The latest example comes in their handling of healthcare matters. One of the many improvements made by “Obamacare” (at least from the standpoint of those not invested in anti-social healthcare profiteering or in the weakening of working people) was the erasure of annual and lifetime benefits. This, like other reforms, is designed to reorient healthcare conversation and practise towards the welfare of the public rather than the needs of a profit-driven market. Radical as this idea has been in the United States—spawning comical invocations of “death panels” and bureaucrat surgeons—it will presumably become as uncontroversial over time here as it has in other socially-responsible countries around the world.
UC, however, has declined to terminate these limits, and has refused to provide the preventative care also mandated by law. Instead, UC is looking to increase the healthcare payment that all students make by 25%, a not-inconsiderable sum on top of already-unconscionably high fees. As student representation on campus has requested, UC should be able to juggle its responsibilities to students in the short-term in such a way as to make the provision of such care manageable over the long-term.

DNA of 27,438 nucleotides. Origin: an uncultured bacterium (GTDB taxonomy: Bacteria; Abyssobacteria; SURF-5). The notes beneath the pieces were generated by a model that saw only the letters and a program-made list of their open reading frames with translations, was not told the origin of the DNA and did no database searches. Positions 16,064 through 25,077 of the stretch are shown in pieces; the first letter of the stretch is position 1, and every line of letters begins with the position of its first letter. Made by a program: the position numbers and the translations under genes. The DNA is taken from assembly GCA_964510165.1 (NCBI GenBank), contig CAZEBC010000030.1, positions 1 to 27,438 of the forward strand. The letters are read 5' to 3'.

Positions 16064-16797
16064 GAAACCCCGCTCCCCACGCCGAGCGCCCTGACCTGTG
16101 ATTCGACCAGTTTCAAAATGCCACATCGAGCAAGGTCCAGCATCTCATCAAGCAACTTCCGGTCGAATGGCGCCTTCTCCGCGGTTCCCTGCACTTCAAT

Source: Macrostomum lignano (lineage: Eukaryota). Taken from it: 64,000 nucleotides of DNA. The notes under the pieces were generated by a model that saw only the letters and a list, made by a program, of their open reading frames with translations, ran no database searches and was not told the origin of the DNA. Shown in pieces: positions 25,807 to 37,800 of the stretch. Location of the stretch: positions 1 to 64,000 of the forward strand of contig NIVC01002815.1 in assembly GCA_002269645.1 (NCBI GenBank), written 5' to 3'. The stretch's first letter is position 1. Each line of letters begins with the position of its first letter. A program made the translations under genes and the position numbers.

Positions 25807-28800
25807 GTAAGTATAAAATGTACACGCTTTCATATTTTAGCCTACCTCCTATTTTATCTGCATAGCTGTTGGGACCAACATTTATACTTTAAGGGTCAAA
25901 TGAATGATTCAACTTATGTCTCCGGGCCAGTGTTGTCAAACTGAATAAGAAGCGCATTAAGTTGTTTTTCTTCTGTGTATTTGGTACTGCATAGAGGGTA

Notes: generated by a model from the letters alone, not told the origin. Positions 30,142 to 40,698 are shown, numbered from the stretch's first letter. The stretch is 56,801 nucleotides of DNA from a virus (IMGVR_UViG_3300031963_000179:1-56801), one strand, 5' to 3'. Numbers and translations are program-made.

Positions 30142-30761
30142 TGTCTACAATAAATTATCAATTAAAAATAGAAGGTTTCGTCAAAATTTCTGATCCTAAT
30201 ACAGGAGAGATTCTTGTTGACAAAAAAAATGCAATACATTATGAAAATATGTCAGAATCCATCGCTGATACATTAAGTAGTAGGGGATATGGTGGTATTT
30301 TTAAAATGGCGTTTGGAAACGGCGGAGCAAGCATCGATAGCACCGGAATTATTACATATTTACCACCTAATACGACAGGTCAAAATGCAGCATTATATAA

Because of its status, UC compliance is voluntary. But it says something about the market-oriented, uncaring people at the top of this system that their knee-jerk reaction to any budgetary difficulty is to exploit their power to pummel students. University of California’s administrative leadership clearly does not see themselves as providing guidance for a community, or as tasked with looking out for the interests of community-members. Instead, they appear to regard the University as a money-making venture which can somehow survive and prosper as a public institution with a public mission even though it actively undermines the capacity of undergraduate students, graduate student researchers, and graduate student instructors to go about their work by driving up costs whenever the opportunity presents itself, thereby degrading the university’s status as an institution of learning.
Today the out-going President Mark Yudof and his staff got a wake-up call when Nancy Pelosi and other members of California’s congressional delegation wrote to complain of UC’s exploitation of the very people whose well-being engenders their raison d’être. Hopefully they will reflect on their responsibility to their students and respond accordingly.